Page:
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Nearly 200 P.E.I. residents take oath to become Canadian citizens



CHARLOTTETOWN, P.E.I. - It’s been a long process for many, but on Thursday the wait was over.

In one of the largest ceremonies across the country, 195 people from 32 different countries made their way to Murphy’s Community Centre in Charlottetown, raised their hands, swore an oath and became Canadian citizens.

For Fabiana Connolly, this day has been a long time coming.

“It’s a mix of feelings. I’m so relieved. It’s been a long process,” she said. “I’m very proud and very happy to be here and I’m looking forward to a new beginning.”

Originally from Brazil, Connolly arrived in P.E.I. 11 years ago.

She’s since married an Islander and had three children and wanted to share a citizenship with them.

“Everybody in the house are Canadian now,” she said, adding her seven-year-old daughter was really excited for her.

“She woke up this morning and she’s like, ‘Oh, mommy, you’re going to be Canadian.’ It was very sweet.”

“You’ve made the tough adjustment and you’ve made a conscious decision in favour of Canada. This morning here in Charlottetown, Prince Edward Island, the birthplace of Confederation, I’m delighted to say that Canada is declaring in favour of you.”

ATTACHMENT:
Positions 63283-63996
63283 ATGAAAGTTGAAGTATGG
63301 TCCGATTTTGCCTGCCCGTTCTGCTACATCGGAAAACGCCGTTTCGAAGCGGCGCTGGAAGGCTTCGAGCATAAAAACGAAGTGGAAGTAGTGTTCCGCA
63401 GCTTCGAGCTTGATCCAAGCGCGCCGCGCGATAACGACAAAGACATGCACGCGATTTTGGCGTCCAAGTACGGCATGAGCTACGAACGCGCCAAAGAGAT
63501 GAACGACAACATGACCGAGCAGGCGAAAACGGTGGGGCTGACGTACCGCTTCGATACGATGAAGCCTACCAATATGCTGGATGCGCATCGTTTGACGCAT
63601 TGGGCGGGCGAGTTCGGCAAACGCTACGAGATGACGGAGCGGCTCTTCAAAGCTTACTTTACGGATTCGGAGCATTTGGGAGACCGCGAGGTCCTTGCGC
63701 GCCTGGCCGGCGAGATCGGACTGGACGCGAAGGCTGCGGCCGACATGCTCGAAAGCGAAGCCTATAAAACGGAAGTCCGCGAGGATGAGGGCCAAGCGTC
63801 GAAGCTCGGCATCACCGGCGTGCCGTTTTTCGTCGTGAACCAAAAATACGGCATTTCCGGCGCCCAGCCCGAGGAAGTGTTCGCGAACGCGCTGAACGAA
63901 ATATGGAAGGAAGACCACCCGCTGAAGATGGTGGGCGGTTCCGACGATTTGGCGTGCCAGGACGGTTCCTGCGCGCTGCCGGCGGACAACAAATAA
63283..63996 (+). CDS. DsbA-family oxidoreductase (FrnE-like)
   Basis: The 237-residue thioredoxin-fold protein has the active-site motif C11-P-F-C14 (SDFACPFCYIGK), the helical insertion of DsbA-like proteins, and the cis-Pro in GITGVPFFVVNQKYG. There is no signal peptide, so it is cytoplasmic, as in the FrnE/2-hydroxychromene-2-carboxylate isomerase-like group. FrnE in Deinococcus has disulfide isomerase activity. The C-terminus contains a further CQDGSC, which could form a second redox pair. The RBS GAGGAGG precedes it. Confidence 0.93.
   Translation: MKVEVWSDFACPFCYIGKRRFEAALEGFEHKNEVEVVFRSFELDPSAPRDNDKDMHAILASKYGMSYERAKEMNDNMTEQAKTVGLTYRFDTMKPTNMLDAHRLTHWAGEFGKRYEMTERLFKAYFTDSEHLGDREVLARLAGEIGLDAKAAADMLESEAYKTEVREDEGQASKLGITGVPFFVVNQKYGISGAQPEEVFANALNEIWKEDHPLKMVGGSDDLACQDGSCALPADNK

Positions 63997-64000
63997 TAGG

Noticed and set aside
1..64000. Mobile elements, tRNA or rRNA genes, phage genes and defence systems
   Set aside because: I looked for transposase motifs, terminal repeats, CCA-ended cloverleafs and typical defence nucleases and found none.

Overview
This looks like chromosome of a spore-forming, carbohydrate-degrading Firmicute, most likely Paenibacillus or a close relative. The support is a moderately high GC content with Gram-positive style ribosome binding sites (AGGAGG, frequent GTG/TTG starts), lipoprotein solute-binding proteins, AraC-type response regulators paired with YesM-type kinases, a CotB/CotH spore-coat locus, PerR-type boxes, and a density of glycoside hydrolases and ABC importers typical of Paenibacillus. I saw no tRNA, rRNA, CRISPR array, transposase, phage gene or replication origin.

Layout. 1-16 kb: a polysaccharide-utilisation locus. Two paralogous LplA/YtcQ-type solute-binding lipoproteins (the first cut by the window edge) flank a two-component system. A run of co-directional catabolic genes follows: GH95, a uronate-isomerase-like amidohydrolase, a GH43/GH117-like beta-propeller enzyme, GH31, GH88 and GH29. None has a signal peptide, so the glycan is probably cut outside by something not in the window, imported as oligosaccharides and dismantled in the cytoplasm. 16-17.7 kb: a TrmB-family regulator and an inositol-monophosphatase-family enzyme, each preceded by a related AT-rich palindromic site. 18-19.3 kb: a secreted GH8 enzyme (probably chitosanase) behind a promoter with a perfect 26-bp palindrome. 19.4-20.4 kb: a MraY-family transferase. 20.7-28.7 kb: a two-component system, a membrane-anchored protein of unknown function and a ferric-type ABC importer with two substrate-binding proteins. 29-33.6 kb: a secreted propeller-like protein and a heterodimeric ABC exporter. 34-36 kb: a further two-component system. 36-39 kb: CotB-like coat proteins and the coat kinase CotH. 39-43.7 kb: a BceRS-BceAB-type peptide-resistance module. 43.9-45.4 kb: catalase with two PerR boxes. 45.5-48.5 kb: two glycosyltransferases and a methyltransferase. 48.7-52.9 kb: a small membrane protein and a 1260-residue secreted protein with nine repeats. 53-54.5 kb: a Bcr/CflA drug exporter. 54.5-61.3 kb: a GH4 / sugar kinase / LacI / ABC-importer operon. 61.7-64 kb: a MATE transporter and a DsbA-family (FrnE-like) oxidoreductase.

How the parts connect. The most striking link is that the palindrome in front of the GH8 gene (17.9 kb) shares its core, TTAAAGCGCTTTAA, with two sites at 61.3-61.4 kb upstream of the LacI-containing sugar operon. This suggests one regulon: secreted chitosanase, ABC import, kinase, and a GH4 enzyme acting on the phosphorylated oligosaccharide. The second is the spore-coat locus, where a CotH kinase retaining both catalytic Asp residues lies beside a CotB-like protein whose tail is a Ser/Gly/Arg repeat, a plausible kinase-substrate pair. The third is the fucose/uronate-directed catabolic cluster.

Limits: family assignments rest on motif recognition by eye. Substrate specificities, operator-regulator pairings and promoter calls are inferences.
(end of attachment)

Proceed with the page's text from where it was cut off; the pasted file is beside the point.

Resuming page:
-Judge Joan Mahoney

For Anna Keenan, becoming a Canadian citizen was important to her because she’s actively involved in the Island’s political process.

In 2016, Keenan played a large role in the Island-wide proportional representation campaign and said she’s eager to exercise her right to vote in the next provincial election.

“If that referendum happens, I’m really looking forward to placing my vote in favour of proportional representation so that every vote of every citizen really makes a difference and really matters,” she told The Guardian after signing the final citizenship documents. “To finally have the right to vote means a lot to me.”

The native Australian moved to P.E.I. on a work visa five years ago and since then has married and had a son on the Island.

“Our intention is to stay here in Canada. We’re renovating a farmhouse right by my parents-in-law, so we’re committed to staying.”

Judge Joan Mahoney presided over the ceremony, and in her opening remarks said the Charlottetown ceremony was one of 74 taking place this week across the country. About 6,300 people become Canadian citizens.

This week also marked the first anniversary of changes to the Citizenship Act, making the citizenship process fairer and more flexible, allowing more people to qualify for citizenship sooner, she said.

“Canada has one of the highest rates of naturalization in the world with 85 per cent of newcomers becoming citizens, so today, you join that group of people.”

Saying the oath is the final step towards citizenship, she said.

“Your presence here this morning confirms that your courage and your perseverance have been rewarded,” she said. “You’ve made the tough adjustment and you’ve made a conscious decision in favour of Canada. This morning here in Charlottetown, Prince Edward Island, the birthplace of Confederation, I’m delighted to say that Canada is declaring in favour of you.”

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